Trendy TikTok Sugaring Wax Burns Skin, Intimate Expert Warns


As we still have to wait a while until we can step inside a salon again, many of us are turning to social media for DIY beauty recipes to use in lockdown. Sugaring, a method of hair removal dating back to the ancient Egyptian era, is one of the latest beauty crazes to trend on TikTok.

The videos show people boiling a paste of sugar, water, and lemon together. Once cooled, they apply it to their body hair, then remove it with a cloth. Currently, on 7 million views, a Tiktok video shows @barbiannax say “you need to stop shaving and start sugaring” as she applies the sugar wax to her skin. Other TikTok videos show users creating the paste in a saucepan or microwave, then storing it in a container to use later.

What is sugaring?

Sugaring is viewed as an alternative to other hair removal methods, like waxing or depilatory creams, as the products used in the solution are natural. As the ingredients are found in our kitchens, sugaring is more cost-effective and said to be kinder on sensitive skin. As the sugar doesn’t stick to the skin, it is less painful than waxing. It is also said to remove shorter hairs than wax itself can.

However, if done incorrectly, sugaring could cause more harm than it’s all-natural appeal suggests. Experts warn that the sugaring mixture could burn or scald skin, particularly when used to remove hair on delicate skin, like the bikini line.

Why is it dangerous?

Stephanie Taylor, an intimate health expert from Kegel8, warned that sugaring could cause “severe scolding to the sensitive skin in your intimate area if the temperature of the water is too hot when applied.”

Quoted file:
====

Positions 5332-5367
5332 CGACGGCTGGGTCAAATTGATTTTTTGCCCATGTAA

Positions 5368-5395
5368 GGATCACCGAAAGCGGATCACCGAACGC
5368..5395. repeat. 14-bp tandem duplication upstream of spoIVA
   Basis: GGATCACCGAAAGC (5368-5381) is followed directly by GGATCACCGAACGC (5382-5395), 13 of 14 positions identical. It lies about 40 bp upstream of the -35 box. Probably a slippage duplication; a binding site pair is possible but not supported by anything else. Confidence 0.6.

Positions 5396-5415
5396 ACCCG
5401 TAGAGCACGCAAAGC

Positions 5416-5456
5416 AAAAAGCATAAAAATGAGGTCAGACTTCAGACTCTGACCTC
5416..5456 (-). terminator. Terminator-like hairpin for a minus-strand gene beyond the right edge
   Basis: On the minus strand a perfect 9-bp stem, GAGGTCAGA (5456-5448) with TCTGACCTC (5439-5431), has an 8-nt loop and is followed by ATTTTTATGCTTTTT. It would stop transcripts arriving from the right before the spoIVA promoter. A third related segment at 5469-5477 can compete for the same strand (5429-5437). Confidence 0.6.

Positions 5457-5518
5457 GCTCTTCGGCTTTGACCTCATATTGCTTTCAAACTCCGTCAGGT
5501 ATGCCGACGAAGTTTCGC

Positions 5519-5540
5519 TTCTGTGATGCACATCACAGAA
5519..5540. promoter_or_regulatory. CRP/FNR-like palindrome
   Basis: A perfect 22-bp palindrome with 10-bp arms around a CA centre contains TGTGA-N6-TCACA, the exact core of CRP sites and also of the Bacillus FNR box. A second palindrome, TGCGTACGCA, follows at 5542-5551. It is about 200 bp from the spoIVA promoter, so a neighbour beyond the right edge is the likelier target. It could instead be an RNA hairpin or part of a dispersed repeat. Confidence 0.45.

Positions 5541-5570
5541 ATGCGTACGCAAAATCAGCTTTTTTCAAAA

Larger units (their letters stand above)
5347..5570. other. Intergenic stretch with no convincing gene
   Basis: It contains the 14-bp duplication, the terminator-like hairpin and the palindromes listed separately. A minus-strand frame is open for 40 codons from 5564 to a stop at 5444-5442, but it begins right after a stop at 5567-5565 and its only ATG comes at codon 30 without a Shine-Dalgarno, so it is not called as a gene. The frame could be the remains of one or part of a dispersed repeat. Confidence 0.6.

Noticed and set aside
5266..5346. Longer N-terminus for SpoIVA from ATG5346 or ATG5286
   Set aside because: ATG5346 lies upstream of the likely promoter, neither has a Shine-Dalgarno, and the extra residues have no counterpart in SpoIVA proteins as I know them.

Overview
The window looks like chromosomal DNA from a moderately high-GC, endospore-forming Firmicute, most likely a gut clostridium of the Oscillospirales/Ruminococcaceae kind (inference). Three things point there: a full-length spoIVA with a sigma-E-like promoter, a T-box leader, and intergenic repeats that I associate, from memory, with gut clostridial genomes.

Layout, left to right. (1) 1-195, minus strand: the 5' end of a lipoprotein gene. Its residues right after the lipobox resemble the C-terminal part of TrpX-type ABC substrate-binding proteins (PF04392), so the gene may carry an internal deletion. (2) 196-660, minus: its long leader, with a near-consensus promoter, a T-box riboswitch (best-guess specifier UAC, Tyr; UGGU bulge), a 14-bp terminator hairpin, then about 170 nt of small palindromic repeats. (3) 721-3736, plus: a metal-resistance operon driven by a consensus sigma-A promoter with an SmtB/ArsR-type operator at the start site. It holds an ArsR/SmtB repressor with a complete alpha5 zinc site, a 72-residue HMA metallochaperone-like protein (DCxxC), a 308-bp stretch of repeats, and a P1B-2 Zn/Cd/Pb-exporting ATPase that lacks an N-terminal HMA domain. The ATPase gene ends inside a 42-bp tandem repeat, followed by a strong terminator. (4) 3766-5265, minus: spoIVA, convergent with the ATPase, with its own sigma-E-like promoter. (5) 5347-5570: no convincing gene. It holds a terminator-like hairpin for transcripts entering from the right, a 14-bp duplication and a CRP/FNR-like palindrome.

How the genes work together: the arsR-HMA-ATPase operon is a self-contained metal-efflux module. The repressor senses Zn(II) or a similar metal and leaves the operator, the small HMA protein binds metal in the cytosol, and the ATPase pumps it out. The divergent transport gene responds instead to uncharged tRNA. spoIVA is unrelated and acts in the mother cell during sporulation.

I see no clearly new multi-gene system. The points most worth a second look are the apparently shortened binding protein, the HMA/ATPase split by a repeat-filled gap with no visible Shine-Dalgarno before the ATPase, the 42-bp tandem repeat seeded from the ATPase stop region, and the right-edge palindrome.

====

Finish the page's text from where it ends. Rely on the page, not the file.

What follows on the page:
“This can leave you with painful burns, dangerous infections and irreversible scarring.”

A cause for further alarm, Taylor warned that the substance is very similar to napalm, a solution that prison inmates use as a weapon inside jail. Napalm inflicts gruesome wounds as it “sticks to the skin and intensifies burns”.

We still have to wait to make our beauty appointments but in the meantime, you can still buy hair removal kits. These are designed for effective but more importantly safe hair removal. Taylor says “I’d recommend leaving intimate waxing to the experts, or buying an at-home kit from a recognised brand which comes with tried and tested instructions to keep you safe.”

By Rosh Ilyas

Love Lifestyle? Read more here.

Support The Indiependent

We’re trying to raise £200 a month to help cover our operational costs. This includes our ‘Writer of the Month’ awards, where we recognise the amazing work produced by our contributor team. If you’ve enjoyed reading our site, we’d really appreciate it if you could donate to The Indiependent. Whether you can give £1 or £10, you’d be making a huge difference to our small team.


Please enter your comment!
Please enter your name here